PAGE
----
Britain's classic red telephone boxes get a makeover

Story highlights

  • The red telephone box exudes a sense of nostalgic familiarity and British cool
  • Over 90 years old, the classic phone boxes have found themselves unused
  • Community-based efforts are revitalizing the vintage boxes

(CNN)From its pillar box red, cast iron exterior and domed roof to its crown insignia and paneled windows, the red British telephone booth is a universally recognized icon.

Giles Gilbert Scott's famous design was first introduced following a competition in 1924, with variations appearing across the country, from London street corners to remote villages.
More than 90 years later, the phone box is a popular backdrop for thousands of selfies, but thanks to the ubiquity of smartphones, these British classics are becoming obsolete.
    Some, however, are being preserved as entrepreneurs and communities re-purpose them as unexpected places to swap books, buy coffee or even enjoy a meal.

    British cool

    Umar Khalid runs successful phone box cafe Kape Barako.
    Though the phone boxes may not have been used by millennials, they've long been a part of pop culture in the UK, having been immortalized on the back cover of David Bowie's "The Rise and Fall of Ziggy Stardust and the Spiders from Mars" album.
    Nigel Linge, Professor of Telecommunications at the University of Salford and author of The British Phonebox suggests it's all about the aesthetic.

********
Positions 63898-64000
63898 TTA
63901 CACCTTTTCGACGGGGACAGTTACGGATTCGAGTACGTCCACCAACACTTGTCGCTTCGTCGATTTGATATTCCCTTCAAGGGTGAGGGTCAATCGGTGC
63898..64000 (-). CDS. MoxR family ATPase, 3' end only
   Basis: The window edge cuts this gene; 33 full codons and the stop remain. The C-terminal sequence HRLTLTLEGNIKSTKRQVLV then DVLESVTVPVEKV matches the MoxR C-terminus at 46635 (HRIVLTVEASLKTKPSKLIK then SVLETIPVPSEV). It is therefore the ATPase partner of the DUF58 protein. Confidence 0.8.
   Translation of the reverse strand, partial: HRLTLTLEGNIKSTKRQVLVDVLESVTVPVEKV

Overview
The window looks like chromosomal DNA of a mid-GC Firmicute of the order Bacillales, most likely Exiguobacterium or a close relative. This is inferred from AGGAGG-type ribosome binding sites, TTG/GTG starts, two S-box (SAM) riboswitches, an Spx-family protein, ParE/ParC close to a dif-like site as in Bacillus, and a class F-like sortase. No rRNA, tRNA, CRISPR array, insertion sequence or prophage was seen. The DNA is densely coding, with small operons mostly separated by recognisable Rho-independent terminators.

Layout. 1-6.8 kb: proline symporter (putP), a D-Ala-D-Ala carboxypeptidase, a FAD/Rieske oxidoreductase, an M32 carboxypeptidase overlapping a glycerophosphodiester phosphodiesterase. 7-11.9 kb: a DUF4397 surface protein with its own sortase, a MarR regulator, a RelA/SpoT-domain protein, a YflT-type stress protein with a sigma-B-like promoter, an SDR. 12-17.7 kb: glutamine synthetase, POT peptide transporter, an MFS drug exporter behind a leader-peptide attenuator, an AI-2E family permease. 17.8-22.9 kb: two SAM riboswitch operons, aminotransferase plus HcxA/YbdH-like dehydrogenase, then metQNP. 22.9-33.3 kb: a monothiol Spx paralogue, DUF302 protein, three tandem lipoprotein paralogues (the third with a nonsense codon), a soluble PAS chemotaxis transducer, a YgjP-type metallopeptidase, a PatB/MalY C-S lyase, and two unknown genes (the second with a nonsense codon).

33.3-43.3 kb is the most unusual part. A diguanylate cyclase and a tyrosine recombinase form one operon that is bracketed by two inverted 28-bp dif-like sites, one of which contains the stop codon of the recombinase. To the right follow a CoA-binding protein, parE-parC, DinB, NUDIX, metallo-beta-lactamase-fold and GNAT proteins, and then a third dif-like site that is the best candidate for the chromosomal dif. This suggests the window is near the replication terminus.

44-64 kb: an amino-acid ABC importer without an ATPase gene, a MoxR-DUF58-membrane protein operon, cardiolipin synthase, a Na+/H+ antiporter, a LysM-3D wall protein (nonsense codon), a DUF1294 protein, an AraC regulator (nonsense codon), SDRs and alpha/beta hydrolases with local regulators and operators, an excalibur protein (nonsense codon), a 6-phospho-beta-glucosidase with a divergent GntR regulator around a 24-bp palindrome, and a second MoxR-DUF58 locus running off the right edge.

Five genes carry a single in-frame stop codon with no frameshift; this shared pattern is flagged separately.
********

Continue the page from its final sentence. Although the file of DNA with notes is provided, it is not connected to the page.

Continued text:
Giles Gilbert Scott brought a design which captured people's imagination, he says.
    "It was so different, it just looked dramatic on the street, in terms of how it appeared, with the windows, the domed roof, the red color."

    Adopt a phone box

    Recognizing their cult status, UK telecommunications company British Telecom introduced an "adopt a kiosk" program, encouraging communities and businesses to buy red phone boxes for £1 (less than $2) and give them a new lease of life.
    Red Kiosk Company transformed these iconic kiosks at the end of Brighton pier.
    Among them were two on the pier of the southern English seaside town of Brighton, which were spotted by locals Edward Ottewell and Steve Beeken.
    "They were empty and run down and we thought we could sell sunglasses from the phone boxes and hats from this great location," says Ottewell.
    The duo regenerated the Brighton kiosks and then formed the Red Kiosk Company with a plan to adopt 500 phone boxes across the country.
    They helped Londoner Umar Khalid transform a phone box near Hampstead Heath, a large area of parkland in the city's northern suburbs, into a thriving cafe, Kape Barako.
    Khalid says his kiosk is regularly photographed, making numerous appearances on Instagram and Facebook.
    In the summer months, Londoners can also enjoy Spiers Salads in central Bloomsbury Square. In Birmingham, the UK's second-largest city, locals praise Jake's Coffee Shop.

    Phone boxes = community

    Scotland's smallest internet cafe is situated in this Aberdeenshire phone box.
    Phone boxes are often associated with Britain's capital, but they can also be spotted in the country's more rural areas.